The Eastern European Mutt is going to…

…nowhere! I’m going nowhere. But will be speaking at 41st IAJGS International Conference on Jewish Genealogy, August 1-5, 2021. Check out my live panel presentation, Know Your USCIS Records, with Rich Venezia and Marian Smith, taking place on 3 August from 11:15am – 1:30pm EDT.

The two-hour panel session will introduce researchers to Certificate Files (C-Files), Visa Files and Registry Files, Alien Registration Forms and A-files. We will work to untangle the misinformation and misunderstanding surrounding the records created by US Citizenship and Immigration Services (USCIS) and its predecessor, the Immigration and Naturalization Service. The session will help participants understand the fee-based USCIS Genealogy Program, what might be found duplicated in court records, and what might be at the National Archives. We’ll discuss the content of the records, value to genealogical research, and unclear status regarding preservation and future researcher access. Despite the interest in these records, and advocacy for them, future access to USCIS records remains in jeopardy if the community does not continue to work to protect the records.    

I also have an on-demand talk, Three is Not the Magic Number: Better Ways to Add Up Evidence and Improve Analysis. Finding three examples of a piece of information equals a fact is a genealogy myth. This presentation breaks apart the notion of three, and replaces it with using documents to learn definitions of primary and secondary information, original and derivative source documents, and direct and indirect evidence – all part of using the Evidence Analysis Process Map to weigh and analyze the evidence before making a conclusion.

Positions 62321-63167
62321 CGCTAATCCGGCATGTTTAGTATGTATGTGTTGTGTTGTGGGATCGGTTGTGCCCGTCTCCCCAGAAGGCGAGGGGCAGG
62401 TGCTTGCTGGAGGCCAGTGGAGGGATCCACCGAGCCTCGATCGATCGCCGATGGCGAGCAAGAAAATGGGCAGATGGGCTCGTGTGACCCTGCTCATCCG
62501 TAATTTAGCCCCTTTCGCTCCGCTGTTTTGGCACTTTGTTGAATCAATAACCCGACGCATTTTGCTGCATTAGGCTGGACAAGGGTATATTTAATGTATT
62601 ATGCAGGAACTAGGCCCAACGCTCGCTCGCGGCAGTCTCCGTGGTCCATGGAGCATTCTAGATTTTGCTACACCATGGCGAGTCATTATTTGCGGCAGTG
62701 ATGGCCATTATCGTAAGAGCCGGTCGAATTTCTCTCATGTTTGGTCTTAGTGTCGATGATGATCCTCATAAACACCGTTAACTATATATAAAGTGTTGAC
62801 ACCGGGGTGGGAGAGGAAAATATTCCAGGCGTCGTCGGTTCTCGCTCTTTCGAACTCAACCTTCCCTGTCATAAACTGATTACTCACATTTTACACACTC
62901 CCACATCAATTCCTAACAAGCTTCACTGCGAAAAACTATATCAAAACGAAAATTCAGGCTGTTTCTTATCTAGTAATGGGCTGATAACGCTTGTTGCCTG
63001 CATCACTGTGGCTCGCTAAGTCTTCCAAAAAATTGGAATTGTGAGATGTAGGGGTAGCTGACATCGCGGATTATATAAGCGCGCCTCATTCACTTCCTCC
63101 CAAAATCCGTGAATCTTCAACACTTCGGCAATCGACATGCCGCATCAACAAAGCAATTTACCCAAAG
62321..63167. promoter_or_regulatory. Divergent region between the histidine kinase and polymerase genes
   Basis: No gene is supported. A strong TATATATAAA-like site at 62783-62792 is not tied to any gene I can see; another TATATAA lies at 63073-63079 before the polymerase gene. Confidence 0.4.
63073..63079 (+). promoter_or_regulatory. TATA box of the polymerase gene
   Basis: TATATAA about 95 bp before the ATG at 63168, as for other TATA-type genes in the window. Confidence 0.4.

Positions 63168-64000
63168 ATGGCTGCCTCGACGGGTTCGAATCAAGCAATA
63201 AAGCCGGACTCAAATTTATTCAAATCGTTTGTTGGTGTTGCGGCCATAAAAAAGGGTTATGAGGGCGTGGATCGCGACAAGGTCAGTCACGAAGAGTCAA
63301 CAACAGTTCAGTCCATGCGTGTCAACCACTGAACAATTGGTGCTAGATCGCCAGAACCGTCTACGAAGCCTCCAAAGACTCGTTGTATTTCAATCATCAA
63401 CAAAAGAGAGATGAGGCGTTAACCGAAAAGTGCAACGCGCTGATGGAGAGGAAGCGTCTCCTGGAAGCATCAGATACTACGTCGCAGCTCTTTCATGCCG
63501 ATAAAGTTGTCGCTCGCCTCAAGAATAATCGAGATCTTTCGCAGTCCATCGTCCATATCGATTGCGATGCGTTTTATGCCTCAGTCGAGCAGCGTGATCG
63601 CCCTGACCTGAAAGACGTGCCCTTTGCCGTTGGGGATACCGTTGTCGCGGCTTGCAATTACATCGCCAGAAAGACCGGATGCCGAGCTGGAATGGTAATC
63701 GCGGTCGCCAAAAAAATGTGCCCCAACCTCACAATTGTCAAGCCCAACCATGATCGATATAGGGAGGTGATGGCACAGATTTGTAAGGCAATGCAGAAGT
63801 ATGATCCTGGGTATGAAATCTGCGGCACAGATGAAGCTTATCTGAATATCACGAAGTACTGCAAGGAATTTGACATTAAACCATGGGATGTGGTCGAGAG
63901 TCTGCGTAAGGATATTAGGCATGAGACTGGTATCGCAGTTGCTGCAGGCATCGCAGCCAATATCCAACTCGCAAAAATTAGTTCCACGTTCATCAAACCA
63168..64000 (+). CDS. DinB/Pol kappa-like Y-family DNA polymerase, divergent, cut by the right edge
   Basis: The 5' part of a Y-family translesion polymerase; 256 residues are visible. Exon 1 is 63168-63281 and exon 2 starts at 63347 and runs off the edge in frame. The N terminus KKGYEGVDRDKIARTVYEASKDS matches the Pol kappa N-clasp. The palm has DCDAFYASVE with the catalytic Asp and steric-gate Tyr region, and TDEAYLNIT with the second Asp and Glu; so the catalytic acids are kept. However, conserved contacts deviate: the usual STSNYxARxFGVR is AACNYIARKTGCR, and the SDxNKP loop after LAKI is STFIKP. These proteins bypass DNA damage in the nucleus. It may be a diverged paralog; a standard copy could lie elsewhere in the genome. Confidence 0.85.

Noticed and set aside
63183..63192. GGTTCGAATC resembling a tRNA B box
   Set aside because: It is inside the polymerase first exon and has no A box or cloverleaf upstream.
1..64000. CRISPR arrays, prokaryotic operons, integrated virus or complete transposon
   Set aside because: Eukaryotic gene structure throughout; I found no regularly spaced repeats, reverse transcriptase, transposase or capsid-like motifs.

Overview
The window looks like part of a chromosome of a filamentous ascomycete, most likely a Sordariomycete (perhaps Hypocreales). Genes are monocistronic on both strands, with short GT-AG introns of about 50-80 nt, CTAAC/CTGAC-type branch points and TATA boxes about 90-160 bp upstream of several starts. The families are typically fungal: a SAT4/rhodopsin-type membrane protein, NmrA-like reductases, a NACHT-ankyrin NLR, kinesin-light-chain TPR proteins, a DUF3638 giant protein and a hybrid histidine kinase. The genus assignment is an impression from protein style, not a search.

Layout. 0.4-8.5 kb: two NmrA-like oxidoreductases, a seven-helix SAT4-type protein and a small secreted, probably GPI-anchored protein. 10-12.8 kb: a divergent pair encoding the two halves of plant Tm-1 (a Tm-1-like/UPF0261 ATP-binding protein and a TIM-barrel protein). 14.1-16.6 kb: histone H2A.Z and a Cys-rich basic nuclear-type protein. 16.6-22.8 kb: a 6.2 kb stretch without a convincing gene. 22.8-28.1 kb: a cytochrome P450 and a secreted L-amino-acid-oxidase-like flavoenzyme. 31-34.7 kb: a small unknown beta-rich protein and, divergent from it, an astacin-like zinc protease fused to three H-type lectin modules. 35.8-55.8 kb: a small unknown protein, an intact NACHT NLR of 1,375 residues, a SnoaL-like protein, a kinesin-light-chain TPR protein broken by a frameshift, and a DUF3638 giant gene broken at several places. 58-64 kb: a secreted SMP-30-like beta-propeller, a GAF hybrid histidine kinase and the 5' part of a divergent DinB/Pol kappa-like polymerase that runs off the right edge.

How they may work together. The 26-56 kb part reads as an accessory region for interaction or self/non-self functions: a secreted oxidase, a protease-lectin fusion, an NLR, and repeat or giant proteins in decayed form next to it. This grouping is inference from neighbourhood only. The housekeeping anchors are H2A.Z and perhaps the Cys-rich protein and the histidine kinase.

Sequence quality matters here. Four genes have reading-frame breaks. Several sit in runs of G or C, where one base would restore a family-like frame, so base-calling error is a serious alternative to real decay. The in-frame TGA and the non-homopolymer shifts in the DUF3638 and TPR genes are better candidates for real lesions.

Examples of how the “rule of three” can result in incorrect conclusions will be discussed in case studies, which will also help participants understand how to build research plans, equaling better research, better conclusions and fewer genealogy “do-overs.” The records discussed in this presentation will focus on those easily available for a newer researcher: vital records (birth, marriage, death), headstones, Census records, immigration and naturalization records, Social Security number applications, and military draft cards.

Will I see you online?

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